Foreclosures Are Up 99%

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For Sale … Like it or Not

One of the benefits I get from working with a nationwide group of CPAs, is that I get to keep up with what successful business owners and real estate owners are up to. The real estate market is booming in some areas, crashing in others and just holding its own in others. But, there is one area of real estate that is exploding – the foreclosure market!

I just got this stat from Realty Trac. And, to be honest, I had to read it twice to make sure I had it right. Nationally, foreclosures are up 99%. Go back and read that again – 99%! That’s double through September 2007.

It’s a frightening statistic, but it’s also the next big thing in real estate investing.

There is money to be made in foreclosures, if you do it right. And, there are a lot of programs that will teach you how to do that. But, as I go through all of the information that seminar leaders send me to read about their foreclosure programs (hoping I agree to promote them) – there is one thing that’s missing!

This one missing piece of information can put any profits you might make completely at risk. What is that missing piece? It’s good solid accounting and tax information.

No matter what your strategy for real estate investing is, you always need good accounting and basic tax knowledge.

As I looked through these foreclosure courses I discovered that if there was tax and accounting information included at all, it was not up to date. And, that’s probably the scariest thing of all. People are taking these courses and thinking they have all the bases covered – only to discover they had bad information.

Foreclosure and pre-foreclosure accounting is tricky, and now we can add in the uncertainty of AMT. I was talking to Mark, a very successful investor, the other day. He sold some properties for a great price in 2006 and was excited that he’d held them for over 1 year. That meant this qualified as long-term capital gains. He’d always heard that the maximum federal income tax rate is 15%, so he set aside $150,000 (plus an estimated amount for state income tax) from the cool million he’d netted in gains. Then came the final tax return…and a big wake-up call. Do you know what it was?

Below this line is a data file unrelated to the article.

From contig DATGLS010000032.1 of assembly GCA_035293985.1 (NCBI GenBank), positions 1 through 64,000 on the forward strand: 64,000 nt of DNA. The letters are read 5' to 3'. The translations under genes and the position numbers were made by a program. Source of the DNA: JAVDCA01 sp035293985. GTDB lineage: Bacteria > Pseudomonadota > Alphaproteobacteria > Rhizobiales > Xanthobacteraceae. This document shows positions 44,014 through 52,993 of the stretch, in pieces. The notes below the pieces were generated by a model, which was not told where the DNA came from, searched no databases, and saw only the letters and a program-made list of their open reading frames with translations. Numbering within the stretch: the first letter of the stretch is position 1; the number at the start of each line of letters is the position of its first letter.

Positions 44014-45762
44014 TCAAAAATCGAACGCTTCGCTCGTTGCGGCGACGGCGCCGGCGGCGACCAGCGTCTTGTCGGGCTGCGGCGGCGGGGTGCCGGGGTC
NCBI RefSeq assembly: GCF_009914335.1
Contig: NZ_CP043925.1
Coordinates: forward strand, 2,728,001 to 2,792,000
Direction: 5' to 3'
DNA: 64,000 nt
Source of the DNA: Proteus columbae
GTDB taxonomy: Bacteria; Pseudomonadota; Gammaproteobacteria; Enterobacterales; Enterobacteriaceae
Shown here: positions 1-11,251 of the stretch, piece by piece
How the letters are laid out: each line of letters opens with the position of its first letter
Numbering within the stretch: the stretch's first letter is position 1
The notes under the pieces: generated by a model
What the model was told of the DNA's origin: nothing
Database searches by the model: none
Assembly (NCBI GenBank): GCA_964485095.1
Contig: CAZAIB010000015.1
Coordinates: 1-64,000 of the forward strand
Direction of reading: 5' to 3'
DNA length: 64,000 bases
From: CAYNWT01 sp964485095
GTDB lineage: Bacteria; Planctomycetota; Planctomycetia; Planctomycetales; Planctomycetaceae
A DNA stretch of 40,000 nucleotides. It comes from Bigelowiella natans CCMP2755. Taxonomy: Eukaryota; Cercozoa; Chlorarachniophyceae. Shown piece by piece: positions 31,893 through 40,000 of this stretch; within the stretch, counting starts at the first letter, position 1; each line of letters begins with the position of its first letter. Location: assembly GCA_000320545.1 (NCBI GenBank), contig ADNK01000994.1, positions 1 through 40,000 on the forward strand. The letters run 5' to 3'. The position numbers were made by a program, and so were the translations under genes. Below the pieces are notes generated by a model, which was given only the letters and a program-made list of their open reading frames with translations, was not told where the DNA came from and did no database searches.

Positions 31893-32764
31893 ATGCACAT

Mark knew the basics, but the mistake he’d made was in not keeping up with new tax laws. It got me thinking about how many people get involved in investing or with businesses…without any clue at all as to the tax consequences or the accounting requirements.

When it comes to real estate accounting, you have to get it right or you’ll pay big time when it comes to taxes.

Have you figured out what mistake Mark made? I’ll give you a clue – he understood the basics, but forgot about an issue I’ve been blogging a LOT about. I’m glad, though, that he had the basics down. That was an important first start.

If you’re about to get started in (or are already investing in) foreclosures, take the time to understand the basics.